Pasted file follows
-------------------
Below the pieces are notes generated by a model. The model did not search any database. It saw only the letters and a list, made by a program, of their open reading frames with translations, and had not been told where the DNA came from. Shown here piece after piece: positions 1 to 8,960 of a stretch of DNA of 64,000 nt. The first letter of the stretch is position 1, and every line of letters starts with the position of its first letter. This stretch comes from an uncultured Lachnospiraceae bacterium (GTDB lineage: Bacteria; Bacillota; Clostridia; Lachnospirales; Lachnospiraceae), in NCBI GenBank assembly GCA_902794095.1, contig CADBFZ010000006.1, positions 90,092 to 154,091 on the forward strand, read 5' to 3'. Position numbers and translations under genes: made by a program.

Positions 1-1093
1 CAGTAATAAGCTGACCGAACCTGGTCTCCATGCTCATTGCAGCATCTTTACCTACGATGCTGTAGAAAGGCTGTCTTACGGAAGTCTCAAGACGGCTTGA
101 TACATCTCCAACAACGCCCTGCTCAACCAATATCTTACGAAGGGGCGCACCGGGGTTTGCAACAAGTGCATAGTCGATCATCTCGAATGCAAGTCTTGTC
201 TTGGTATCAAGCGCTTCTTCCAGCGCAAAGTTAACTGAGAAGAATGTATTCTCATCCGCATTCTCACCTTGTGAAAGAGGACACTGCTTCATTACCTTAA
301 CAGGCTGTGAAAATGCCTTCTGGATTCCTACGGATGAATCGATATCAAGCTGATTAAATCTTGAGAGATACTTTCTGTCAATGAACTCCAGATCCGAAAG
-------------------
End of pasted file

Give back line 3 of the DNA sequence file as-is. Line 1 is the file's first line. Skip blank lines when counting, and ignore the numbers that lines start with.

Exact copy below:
1 CAGTAATAAGCTGACCGAACCTGGTCTCCATGCTCATTGCAGCATCTTTACCTACGATGCTGTAGAAAGGCTGTCTTACGGAAGTCTCAAGACGGCTTGA